Save a brief and ultimately futile second-half run at the wild card playoff spot, the Orioles were the biggest disappointment of an otherwise glorious 1998 baseball season. It is only fitting that Cal Ripken, Jr. ended his consecutive-games streak in this past season, perhaps the end of the Orioles in this incarnation.
But the suffering does not end there for the Baltimore-Washington metropolitan area. Oh no, perhaps the most horrifying example is yet to come. Despite having one of the most talented and expensive rosters in the NBA, the Washington Wizards once again found ways, be they injury, crime or scandal to self-destruct and disappoint yet again. Their first-round loss to the Chicago Bulls was yet another example of the team putting itself in a position where it could not win. They did this before when they acquired an unstable and oft-injured Chris Webber to team up with old Fab Five buddy Juwan Howard, forgetting that in the NBA, the two play the same position.
The list of gaffes, of freak injuries, of bad attitudes and missed opportunities goes on forever. And all this coming from one of the highest payrolls in the NBA, with one of the most disappointing results.
So why do these talent-stocked teams fail so spectacularly? One word: chemistry. Chemistry is something that no amount of money, no quantity of superstars can acquire. Though it is almost trite to say so at this point, as every sportswriter in the nation has already done so, chemistry and teamwork is what made the 1998 Yankees one of the best teams in baseball history. There are no sure-fire Hall of Fame players on the team, as opposed to the Redskins and Orioles, who each boast one of the all-time greats at a particular position. But even Darrel Green, one of the greatest cornerbacks ever, and Ripken, one of baseball's greatest shortstops ever, could not keep their teams from decrepitude.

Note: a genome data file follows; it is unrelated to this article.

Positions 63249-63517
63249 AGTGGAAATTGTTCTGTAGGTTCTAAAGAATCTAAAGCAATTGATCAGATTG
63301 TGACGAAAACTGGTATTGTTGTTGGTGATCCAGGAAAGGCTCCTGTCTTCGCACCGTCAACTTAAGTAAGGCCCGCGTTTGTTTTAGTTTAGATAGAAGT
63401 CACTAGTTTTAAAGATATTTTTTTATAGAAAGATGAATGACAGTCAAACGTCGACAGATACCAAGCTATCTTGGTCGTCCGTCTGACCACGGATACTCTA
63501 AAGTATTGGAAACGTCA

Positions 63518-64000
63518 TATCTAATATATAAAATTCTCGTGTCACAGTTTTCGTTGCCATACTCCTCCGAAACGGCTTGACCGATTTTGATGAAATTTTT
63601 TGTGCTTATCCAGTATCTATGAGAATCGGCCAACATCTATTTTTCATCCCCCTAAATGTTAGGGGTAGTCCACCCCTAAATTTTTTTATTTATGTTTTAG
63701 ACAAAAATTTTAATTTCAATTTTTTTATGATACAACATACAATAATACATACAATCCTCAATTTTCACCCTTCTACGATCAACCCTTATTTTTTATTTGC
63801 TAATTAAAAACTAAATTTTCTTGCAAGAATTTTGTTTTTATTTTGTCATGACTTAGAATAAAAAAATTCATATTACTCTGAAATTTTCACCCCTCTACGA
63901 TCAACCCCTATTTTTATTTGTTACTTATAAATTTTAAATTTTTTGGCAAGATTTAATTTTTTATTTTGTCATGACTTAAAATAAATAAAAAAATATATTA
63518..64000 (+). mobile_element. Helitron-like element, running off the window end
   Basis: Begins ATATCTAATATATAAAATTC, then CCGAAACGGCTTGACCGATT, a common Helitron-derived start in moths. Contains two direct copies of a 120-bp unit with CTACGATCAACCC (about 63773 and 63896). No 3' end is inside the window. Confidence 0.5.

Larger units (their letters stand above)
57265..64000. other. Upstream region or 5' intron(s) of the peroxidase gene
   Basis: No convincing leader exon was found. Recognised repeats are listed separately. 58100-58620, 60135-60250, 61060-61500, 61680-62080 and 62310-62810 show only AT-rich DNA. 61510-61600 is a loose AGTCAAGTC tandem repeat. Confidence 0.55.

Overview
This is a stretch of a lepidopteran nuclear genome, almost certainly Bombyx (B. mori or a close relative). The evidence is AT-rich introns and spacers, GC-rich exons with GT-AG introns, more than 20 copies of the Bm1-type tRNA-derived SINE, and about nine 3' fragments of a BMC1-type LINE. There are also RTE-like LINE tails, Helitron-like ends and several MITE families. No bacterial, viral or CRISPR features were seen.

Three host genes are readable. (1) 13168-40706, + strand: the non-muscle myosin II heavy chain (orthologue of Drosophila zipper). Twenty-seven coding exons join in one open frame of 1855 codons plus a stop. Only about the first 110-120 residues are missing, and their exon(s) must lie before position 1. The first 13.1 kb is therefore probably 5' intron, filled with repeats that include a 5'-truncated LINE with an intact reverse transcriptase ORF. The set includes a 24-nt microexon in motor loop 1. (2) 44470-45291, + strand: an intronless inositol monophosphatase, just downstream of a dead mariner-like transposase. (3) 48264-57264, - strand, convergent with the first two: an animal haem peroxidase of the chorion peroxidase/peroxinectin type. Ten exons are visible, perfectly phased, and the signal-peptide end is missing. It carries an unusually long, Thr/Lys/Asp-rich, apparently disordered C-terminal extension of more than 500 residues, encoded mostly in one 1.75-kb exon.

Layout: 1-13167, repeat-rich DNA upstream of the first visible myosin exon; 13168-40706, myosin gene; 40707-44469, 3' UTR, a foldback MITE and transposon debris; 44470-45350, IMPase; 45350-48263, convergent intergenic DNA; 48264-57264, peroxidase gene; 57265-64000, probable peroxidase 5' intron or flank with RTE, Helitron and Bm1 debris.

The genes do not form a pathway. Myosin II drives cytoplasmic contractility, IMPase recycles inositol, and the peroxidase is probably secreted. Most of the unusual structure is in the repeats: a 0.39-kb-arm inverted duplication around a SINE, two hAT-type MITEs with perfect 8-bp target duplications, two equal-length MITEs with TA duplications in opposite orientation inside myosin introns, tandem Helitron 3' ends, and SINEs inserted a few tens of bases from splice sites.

As hackneyed as the athletic metaphor of chemistry is, it is ever more applicable in today's sports landscape. Looking past the Yankees to the Padres, even, one sees a team with one sure Hall of Famer in Tony Gwynn, but otherwise a team that was dramatically overmatched on paper by the '90s psuedo-dynasty of the Braves. With one of the greatest pitching staffs ever assembled and a dominating lineup, Atlanta went down in four games to the Padres. The Braves, as the closest thing to a dynasty in baseball today, have only managed to win one World Series in the '90s. They are, without a doubt, a collection of great players, but they are not a truly great team.
The owners of major sports teams would do well to learn from the examples of these past two years' Baltimore-Washington area teams. Despite ever-skyrocketing salaries paid to the games' top players, these salaries are often disproportionate to the players' impact on winning. As ever, teams that execute and stress fundamentals, teams with good management and good coaching, and teams who are, in the fullest sense of the word, teams, are the ones that win.
Copyright © 1998, The Oberlin Review.
Volume 127, Number 7, October 30, 1998